The Winter King

Page 5


Wynter’s Chill
Vera Sola, Summerlea
Three years later
“He’s here!”
The news swept through the royal palace of Summerlea on an icy wind. Smiles froze on suddenly frightened faces. Laughter—so ebulliently prevalent even after the past three years of bitter war and hardship—faded into silence like the last notes of a dying song.
High above the palace, amidst the tangled overgrowth of her mother’s long-neglected Sky Garden, Khamsin Coruscate battled an invisible foe beneath the flowering branches of a Snowfire tree, unaware of the fear spreading through the city below. The last few months’ unseasonable cold had left all the other trees in the garden winter-bare, but the Snowfire bloomed defiantly. Its long, slender branches were bursting with bold, hot pink blossoms that filled the air with a heady perfume as if to ward off the invading cold with the deep, lusty scents of summer.
Despite the Snowfire’s brave show, winter would not be swayed. A light snow had begun to fall, and the tip of Khamsin’s nose had gone pink. She paid it no mind. She was engaged in a ferocious sword fight with a powerful and conniving enemy, Ranulf the Black, the villainous king whose attempt to invade and conquer Summerlea was immortalized in Khamsin’s favorite book, Roland Triumphant: Hero of Summerlea.
As she lunged and parried, locking blades with her invisible foe, Khamsin didn’t even notice the approach of her maid, Tildy, until the elderly woman stopped directly beside the Snowfire tree and cleared her throat.
“He’s here, dearly,” Tildy said.
Khamsin lunged, crowing in victory as her blade struck a killing blow. Straightening, she blinked once to clear her mind of visions of ancient, heroic battles, and squinted at her beloved nurse. “Here? Already?”
“Riding past the Stone Knights, arrogant as you please, not fifteen minutes ago. Your father and the court have gathered in the upper bailey to greet him.”
Roland and his foes forgotten, Khamsin snatched up her cloak and the well-worn copy of Roland Triumphant that had inspired her mock battle. She thrust through the long, whiplike branches of the Snowfire, ignoring the sound of ripping cloth and even the painful tug of black curls as hair and clothes caught and tore on the branches. “Why didn’t you come for me sooner? He’ll be coming up the Castle Road by now.”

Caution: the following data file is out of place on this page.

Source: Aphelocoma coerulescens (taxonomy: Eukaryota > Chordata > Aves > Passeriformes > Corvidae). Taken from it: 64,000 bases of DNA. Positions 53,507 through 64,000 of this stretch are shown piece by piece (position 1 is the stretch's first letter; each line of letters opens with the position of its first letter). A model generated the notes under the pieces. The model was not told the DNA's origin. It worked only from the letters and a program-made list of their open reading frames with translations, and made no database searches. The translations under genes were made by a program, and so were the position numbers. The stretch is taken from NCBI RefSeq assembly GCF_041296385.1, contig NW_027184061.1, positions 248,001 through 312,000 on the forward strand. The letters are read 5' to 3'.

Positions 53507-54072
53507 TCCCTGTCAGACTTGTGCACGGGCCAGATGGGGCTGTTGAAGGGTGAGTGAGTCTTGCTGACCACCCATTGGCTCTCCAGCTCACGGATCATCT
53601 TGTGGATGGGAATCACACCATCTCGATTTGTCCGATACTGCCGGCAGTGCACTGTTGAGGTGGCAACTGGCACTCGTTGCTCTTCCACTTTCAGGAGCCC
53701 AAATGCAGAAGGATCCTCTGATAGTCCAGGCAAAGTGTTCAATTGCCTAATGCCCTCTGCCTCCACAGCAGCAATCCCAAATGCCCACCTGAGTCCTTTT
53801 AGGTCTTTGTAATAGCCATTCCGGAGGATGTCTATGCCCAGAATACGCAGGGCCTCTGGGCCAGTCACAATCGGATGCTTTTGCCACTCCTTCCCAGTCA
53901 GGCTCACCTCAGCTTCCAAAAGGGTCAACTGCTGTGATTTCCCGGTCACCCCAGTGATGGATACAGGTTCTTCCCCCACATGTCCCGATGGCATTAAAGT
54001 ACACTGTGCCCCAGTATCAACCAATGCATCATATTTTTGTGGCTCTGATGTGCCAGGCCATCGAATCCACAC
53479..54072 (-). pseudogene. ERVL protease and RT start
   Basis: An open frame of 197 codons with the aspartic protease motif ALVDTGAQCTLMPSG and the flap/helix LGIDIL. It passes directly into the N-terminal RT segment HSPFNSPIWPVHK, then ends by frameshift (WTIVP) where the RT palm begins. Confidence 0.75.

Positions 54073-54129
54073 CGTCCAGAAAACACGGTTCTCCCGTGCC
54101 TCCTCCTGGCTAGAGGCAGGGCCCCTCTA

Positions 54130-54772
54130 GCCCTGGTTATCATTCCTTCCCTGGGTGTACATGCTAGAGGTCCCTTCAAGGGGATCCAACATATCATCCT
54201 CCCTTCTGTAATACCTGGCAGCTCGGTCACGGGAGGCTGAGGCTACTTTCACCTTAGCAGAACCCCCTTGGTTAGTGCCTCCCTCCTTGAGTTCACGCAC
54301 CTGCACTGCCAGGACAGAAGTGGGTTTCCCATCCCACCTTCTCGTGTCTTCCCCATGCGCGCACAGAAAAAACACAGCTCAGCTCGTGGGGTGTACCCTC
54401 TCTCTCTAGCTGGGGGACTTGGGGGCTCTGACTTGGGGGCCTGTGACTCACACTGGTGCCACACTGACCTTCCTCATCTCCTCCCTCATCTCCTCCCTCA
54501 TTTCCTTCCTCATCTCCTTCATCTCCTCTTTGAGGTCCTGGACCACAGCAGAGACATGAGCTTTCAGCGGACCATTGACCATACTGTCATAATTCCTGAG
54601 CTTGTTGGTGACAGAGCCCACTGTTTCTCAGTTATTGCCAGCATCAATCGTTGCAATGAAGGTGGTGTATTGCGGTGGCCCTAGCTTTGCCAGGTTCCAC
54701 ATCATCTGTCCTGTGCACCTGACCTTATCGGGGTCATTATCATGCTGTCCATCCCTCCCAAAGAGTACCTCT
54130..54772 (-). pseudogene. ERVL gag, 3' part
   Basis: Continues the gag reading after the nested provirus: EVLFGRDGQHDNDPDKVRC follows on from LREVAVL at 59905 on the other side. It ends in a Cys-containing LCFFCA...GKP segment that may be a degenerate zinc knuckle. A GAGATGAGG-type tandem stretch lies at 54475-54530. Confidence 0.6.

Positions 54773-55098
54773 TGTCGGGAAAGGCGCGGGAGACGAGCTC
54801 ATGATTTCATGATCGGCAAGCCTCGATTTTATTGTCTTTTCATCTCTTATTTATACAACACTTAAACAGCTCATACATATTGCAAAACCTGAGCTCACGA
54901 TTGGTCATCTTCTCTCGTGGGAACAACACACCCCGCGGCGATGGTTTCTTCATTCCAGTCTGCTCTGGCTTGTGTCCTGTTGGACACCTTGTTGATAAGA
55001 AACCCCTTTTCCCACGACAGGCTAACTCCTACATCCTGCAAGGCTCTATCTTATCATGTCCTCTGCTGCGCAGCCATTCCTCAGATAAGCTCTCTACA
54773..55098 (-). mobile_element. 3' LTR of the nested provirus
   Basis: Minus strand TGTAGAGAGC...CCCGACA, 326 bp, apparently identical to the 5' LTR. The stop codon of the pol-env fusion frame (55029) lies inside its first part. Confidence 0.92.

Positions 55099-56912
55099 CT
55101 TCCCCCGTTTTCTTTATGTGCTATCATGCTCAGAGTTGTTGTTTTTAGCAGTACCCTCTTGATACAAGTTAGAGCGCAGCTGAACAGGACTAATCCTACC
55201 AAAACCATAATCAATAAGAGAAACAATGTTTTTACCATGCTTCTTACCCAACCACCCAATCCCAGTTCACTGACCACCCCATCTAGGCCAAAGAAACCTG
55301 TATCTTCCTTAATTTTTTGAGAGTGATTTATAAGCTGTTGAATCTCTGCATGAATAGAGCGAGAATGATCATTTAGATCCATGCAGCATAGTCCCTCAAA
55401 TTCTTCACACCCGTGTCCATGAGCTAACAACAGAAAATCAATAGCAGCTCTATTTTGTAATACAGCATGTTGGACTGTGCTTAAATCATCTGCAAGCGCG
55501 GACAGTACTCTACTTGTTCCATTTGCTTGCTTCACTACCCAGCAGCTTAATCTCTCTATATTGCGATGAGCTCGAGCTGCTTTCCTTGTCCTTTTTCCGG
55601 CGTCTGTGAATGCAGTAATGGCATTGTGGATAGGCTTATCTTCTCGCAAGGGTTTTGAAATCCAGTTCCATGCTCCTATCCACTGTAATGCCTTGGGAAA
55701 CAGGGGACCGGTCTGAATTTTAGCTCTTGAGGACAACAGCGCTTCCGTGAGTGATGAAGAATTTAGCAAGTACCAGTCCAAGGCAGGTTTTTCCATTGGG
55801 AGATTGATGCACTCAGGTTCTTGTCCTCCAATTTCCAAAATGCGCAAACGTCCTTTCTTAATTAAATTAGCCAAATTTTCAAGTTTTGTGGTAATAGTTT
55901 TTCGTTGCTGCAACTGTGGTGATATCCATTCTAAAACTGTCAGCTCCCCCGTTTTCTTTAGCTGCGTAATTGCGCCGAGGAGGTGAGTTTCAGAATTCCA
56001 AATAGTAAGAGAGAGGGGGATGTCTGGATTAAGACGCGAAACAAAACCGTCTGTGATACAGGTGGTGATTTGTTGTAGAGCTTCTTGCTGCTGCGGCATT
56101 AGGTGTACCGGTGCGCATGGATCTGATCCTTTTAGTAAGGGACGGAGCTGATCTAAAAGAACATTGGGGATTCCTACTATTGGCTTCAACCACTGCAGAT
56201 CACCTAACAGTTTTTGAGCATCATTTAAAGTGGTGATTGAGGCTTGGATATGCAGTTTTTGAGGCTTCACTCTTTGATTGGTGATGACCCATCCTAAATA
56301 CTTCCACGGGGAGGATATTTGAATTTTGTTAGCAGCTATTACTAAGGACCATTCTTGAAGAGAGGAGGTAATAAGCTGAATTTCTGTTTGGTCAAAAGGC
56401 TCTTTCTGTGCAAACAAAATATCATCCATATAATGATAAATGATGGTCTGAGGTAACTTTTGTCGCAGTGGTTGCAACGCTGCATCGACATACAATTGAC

“I came as quick as I could, dearly, but he’s an hour early, and these old bones don’t move as fast as once they did. Och, now, look at the mess you’ve made of yourself.” Tildy tsked and shook her neat cap of tight silver-gray plaits. She hurried forward, and Khamsin stood with familiar patience as her nurse clucked about her and quickly repinned her hair to hide the distinctive white streaks that threaded like bolts of lightning through her otherwise unremarkable Summerlander black hair. “Half a dozen tears already and mud on your hem. Your father won’t be pleased if he sees you like this.”
That was nothing new. When in all of Khamsin’s twenty years had her father ever been pleased with her? Still . . . she couldn’t hold back the hopeful question, “Did he . . . ask for me to join the family?”
The old nursemaid’s expression faltered for a moment, pity creeping into her gaze. “No, child. He didn’t.”
Khamsin drew a breath and buried the hurt with a nod. After all this time, it was foolish to still let the rejection hurt. Since age three, she’d lived as little more than a servant, dressed in cast-off gowns, ignored and forgotten, tutored only because Tildy refused to let the mind of a Summerlea princess go ignorant and unprepared. Few outside the palace gates remembered there had ever been a fourth princess of the Summer Throne. Fewer still knew what she looked like, or even that she was still alive. Nonetheless, at every state function, Tildy insisted on dressing her charge like the royal princess of Summerlea she was, and they would wait together, in silence and dying hope, for the summons that never came.
“It’s all right, Tildy.” She forced a smile. “I’ll just go to the tower and watch from there. The stone amplifies the voices in the bailey, so I’ll hear everything. And I’ll have a much better view, I’m sure.”
“Dearly . . .”
Khamsin didn’t want to hear the consolations and excuses, the empty promises that one day her father would realize what a treasure she was. She thrust her book into the nursemaid’s hands, lifted the mud-stained hem of her red velvet skirts, and ran.
Hard-soled leather boots slapped on cold stone, and her black cape whipped behind her as she darted through the open garden gate and up the steps to the castle tower. Her mother’s garden had been built high on the crest of a small man-made mountain around which the ancient stone walls of Summerlea’s palace and surrounding city ringed like ribbons round a maypole. Only the tower proper—the now-crumbling Keep of Kings—rose higher than her mother’s beloved Sky Garden. The Keep overlooked the palace’s upper bailey and the long, curving lanes that ringed down to the city’s main gates and the valley below.
With swift familiarity born of years spent running wild through the palace’s many forgotten places, Khamsin darted through the dim corridors. After her mother’s death, the upper reaches of the palace had been locked away, left to weather the years untended and uninhabited. Only a curious child, a princess as neglected as this once-lovely palace realm, had ever dared the King’s wrath and ventured secretly within. It was the one place—the only place—Khamsin had ever felt at home.